Witness tells Congress how to self-manage abortion with pills in first of its kind testimony

Renee Bracey Sherman’s powerful, personal testimony appears to be the first ever in the US Capitol explaining how to use abortion pills outside of a traditional medical setting

Alex Woodward
New York
Tuesday 19 July 2022 17:56 BST
Abortion rights advocate describes abortion to members of Congress in testimony
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Following a series of congressional hearings on the impacts of the end of Roe v Wade, including stories from people who have had abortions, an abortion rights advocate explained in powerful testimony on Tuesday how people can self-manage their medication abortions.

The explanation appears to be the first-ever testimony to Congress showing how to use abortion pills outside of a traditional medical setting.

Renee Bracey Sherman, the founder of We Testify, which highlights stories from people who have had abortions, condemned the growing number of state-level restrictions or outright bans on abortion care after the US Supreme Court struck down the constotutional right to abortion.

Ms Bracey Sherman said she had an abortion when she was 19 years old at a clinic 10 minutes from her home where a nurse held her hand through the procedure, which “almost wasn’t my story,” she told the House Energy and Commere Committee on 19 July.

“Shortly before my appointment, I didn’t know if I could hold on,” she said. “I hoped it would all go away. And when it didn’t, every day I considered throwing myself down the stairs as I had seen in movies and in history books. One night I drank an unsafe amount of alcohol thinking it would cause a miscarriage. It didn’t. Thankfully, I went to my appointment and received my abortion. That was when it was legal in every state. Now it is not, and I know some will try the methods I did. I want them to know there are safe methods to self managing their abortions.”

She then explained the regimen for medication abortion – a two-drug protocol that is overwhelmingly the most common form of abortion care, which can often be prescribed online and taken in the comfort of a patient’s home, but is now illegal in at least nine states and counting.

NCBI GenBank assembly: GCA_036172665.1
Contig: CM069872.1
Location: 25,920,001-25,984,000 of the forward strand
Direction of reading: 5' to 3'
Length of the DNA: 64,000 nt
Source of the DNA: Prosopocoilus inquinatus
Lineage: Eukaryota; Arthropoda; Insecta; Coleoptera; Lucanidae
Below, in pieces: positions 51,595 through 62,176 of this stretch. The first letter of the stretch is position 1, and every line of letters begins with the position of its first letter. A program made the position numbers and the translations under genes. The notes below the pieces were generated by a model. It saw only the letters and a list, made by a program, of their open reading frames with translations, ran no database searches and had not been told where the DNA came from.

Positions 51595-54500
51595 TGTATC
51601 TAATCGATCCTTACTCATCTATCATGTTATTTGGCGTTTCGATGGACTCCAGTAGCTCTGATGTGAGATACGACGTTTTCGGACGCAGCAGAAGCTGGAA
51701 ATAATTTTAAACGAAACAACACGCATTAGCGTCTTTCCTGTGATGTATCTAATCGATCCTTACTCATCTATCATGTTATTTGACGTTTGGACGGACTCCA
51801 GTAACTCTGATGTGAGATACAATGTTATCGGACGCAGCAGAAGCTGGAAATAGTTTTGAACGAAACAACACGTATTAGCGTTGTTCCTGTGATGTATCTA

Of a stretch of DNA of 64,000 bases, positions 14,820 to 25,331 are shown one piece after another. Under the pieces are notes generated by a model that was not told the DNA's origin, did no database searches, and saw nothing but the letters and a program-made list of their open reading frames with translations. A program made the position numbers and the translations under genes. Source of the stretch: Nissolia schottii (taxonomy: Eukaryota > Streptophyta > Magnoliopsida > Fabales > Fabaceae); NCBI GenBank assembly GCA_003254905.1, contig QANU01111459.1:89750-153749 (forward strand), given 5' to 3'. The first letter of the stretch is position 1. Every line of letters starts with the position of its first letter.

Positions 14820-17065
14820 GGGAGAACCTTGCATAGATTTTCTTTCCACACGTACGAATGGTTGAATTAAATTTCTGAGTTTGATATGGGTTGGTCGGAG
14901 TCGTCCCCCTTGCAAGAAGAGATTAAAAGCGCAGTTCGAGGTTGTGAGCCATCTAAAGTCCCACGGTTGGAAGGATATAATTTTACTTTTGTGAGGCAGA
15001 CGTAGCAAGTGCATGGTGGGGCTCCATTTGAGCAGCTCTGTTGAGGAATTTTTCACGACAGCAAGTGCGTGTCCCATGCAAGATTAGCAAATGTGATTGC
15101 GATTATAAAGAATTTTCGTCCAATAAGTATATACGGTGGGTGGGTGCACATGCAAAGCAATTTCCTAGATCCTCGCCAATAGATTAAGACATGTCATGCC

“It is one mifepristone pill followed by four misoprostol[s], dissolved under the tongue, 24-48 hours later, or a series of 12 misoprostol pills, four at a time, dissolved under the tongue every three hours,” Ms Bracey Sherman explained.

“There’s no way to test it in the blood stream and a person doesn’t need to tell the police what they took,” she said. “I share that to exercise my right to free speech, because there are organisations and legislators who want to make what I just said a crime.”

Abortion drugs were approved for use by the US Food and Drug Administration in most cases up to 10 weeks of pregnancy in 2000. The drugs, which are available over the counter in many countries, are overwhelmingly safe and effective. Though they face similar restrictions to receiving in-person care – including mandatory appointments, waiting periods, long-distance travel – as they would for procedural abortions, and many states are also making it illegal to obtain the medication by mail.

Last year, the FDA permanently lifted the in-person requirement for medication abortion prescriptions, allowing patients to access the drugs via telehealth appointments and online pharmacies so patients can take the drugs at home.

Within the last year, anti-abortion state lawmakers across the US – anticipating the Supreme Court’s decision in Dobbs v Jackson Women’s Health Organization – filed more than 100 bills to restrict their availability and distribution, or to ban them altogether.

The drugs also are also commonly used to treat miscarriages. Mifepristone and misoprostol are the only drugs recommended by the American College of Obstetricians and Gynecologists to treat an early pregnancy loss.

“The bans and restrictions are designed to shame us and make abortion hard or impossible to aceess,” Ms Bracey Sherman told the House committee in her opening remarks. “These situations are tragic, not only because people must remain pregnant longer than they want to be often while caring for the children they already have, but because the very leaders who forced them to do so also block child tax credits, the Medicaid expansion, and refuse to engage in conversations about paid parental or sick leave, or affordable healthcare, or affordable childcare, or even create a national healthcare system.”

She closed her opening statement stating that “no one should be prosecuted for the outcomes of their pregnancies, where it is miscarriage, stillborn or abortion.”

“Everyone loves someone who has abortions,” she said. “Ask yourself: Who do you love that you’d be willing to lock up simply because they had abortions?”

Virtual clinics, mutual aid organisers, abortion rights advocates and overseas aid groups have mobilised to help connect patients to abortion drugs in the wake of the Supreme Court decision.

Austria-based Aid Access prescribes abortion pills to people across the US, circumventing state laws criminalising US-based providers. Advocacy group Plan C also offers instructions on how to access abortion pills. Just the Pill, which provides abortion pills in four states, also has deployed mobile clinics to operate along state borders to help patients in anti-abortion states acccess the drugs.

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